Abstract: This tutorial introduces Gluon, a flexible interface that pairs MXNet’s speed with a user-friendly front end. Gluon can run as a fully imperative framework. In this mode, you enjoy native language features, painless debugging, and rapid prototyping. You can also deploy arbitrarily complex models with dynamic graphs. And when you need more performance, Gluon can also provide the speed of MXNet’s symbolic API by calling down to Gluon’s just-in-time compiler. In this crash course, we’ll cover the basics of how to code up deep learning models and deploy them on GPUs. We’ll cover the fundamentals of MXNet’s data structures, automatic differentiation, and walk through how to define neural networks at the atomic level, implementing each part yourself. Then we’ll introduce Gluon’s higher level abstractions for neural network layers, loss functions, and optimizers and show how you can implement CNNs, RNNs, and GANs with just a few lines of code. To go hands-on, bring a laptop with Python, MXNet and Jupyter installed and clone the tutorial repository http://github.com/zackchase/mxnet-the-straight-dope.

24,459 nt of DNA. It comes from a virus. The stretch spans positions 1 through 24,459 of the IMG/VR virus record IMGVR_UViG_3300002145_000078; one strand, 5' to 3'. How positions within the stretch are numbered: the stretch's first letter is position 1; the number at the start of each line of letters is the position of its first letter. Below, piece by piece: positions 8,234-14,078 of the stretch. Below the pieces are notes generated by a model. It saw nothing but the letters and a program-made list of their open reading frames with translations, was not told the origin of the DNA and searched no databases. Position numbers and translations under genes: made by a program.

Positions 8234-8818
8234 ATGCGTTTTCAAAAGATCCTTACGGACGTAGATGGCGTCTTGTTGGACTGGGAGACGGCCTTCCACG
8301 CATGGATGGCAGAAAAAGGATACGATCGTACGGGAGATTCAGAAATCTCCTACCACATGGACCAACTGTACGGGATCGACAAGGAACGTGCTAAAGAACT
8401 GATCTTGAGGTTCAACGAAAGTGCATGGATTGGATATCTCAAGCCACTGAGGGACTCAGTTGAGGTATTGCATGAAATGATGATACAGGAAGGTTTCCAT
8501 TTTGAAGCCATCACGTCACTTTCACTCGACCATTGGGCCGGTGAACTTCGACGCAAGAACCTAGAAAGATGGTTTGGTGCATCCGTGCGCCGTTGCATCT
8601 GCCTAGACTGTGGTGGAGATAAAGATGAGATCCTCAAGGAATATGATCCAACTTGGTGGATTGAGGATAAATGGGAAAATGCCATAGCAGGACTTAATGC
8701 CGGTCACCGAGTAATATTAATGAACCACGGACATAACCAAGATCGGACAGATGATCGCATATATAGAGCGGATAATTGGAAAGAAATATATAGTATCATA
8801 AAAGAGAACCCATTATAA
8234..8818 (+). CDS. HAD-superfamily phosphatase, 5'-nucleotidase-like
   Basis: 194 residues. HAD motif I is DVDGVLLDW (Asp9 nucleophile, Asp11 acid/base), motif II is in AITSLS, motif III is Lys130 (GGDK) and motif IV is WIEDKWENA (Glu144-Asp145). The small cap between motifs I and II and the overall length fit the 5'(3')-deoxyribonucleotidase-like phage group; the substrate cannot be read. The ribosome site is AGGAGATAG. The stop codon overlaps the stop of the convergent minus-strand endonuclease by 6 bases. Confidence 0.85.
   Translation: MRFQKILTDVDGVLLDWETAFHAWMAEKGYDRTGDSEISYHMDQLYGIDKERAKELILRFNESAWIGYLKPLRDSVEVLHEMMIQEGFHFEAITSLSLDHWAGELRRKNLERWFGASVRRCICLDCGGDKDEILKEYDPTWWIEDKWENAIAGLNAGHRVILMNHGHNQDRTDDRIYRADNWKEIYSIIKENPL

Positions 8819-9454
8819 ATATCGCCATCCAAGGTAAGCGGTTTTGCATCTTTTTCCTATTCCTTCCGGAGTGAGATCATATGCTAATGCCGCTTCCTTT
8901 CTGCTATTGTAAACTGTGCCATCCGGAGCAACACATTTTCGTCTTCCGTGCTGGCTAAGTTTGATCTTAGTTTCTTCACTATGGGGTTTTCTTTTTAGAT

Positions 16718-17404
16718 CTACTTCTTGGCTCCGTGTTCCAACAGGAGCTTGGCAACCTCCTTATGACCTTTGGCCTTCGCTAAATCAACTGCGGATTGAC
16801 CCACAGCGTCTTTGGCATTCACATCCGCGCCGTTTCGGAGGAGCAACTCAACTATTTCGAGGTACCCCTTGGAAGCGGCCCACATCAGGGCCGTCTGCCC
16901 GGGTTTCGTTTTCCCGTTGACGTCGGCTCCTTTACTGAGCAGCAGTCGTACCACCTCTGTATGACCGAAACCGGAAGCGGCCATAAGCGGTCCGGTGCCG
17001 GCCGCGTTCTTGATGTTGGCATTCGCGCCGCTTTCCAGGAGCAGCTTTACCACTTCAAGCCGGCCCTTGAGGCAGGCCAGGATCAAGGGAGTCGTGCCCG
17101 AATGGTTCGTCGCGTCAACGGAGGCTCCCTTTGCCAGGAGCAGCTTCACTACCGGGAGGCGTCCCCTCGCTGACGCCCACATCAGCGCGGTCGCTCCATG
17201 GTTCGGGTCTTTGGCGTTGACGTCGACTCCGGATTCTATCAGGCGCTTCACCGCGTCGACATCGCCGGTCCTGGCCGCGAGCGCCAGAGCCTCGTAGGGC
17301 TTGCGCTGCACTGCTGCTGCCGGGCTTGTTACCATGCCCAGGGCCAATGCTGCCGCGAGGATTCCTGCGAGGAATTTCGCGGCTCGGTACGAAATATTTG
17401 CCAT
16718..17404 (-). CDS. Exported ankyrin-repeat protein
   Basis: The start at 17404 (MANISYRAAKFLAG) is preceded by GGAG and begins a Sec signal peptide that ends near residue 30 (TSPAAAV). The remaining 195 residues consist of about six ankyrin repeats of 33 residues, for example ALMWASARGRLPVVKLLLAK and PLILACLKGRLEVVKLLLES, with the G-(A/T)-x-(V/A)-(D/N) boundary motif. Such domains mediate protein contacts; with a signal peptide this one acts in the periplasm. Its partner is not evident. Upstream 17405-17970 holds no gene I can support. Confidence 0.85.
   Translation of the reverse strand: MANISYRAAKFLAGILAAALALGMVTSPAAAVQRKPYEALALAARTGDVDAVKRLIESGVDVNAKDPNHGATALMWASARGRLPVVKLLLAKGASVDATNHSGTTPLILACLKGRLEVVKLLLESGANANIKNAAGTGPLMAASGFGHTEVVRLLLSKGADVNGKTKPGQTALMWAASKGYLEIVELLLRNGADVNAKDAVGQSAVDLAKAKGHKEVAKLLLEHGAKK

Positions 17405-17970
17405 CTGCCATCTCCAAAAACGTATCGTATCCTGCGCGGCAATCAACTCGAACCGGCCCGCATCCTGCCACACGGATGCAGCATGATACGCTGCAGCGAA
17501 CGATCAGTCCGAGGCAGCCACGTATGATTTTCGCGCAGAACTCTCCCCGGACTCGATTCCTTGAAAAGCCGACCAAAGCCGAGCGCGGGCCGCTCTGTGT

Bio: Zachary Lipton is a mad scientist at Amazon AI and assistant professor at Carnegie Mellon University (2018-). He researches ML methods, applications (especially to healthcare), and social impacts. In addition to corralling deep neural neurons and starting fires on Twitter (@zacharylipton), he is the editor of the Approximately Correct blog and lead author of Deep Learning - The Straight Dope, an interactive book teaching deep learning and MXNet Gluon through Jupyter notebooks.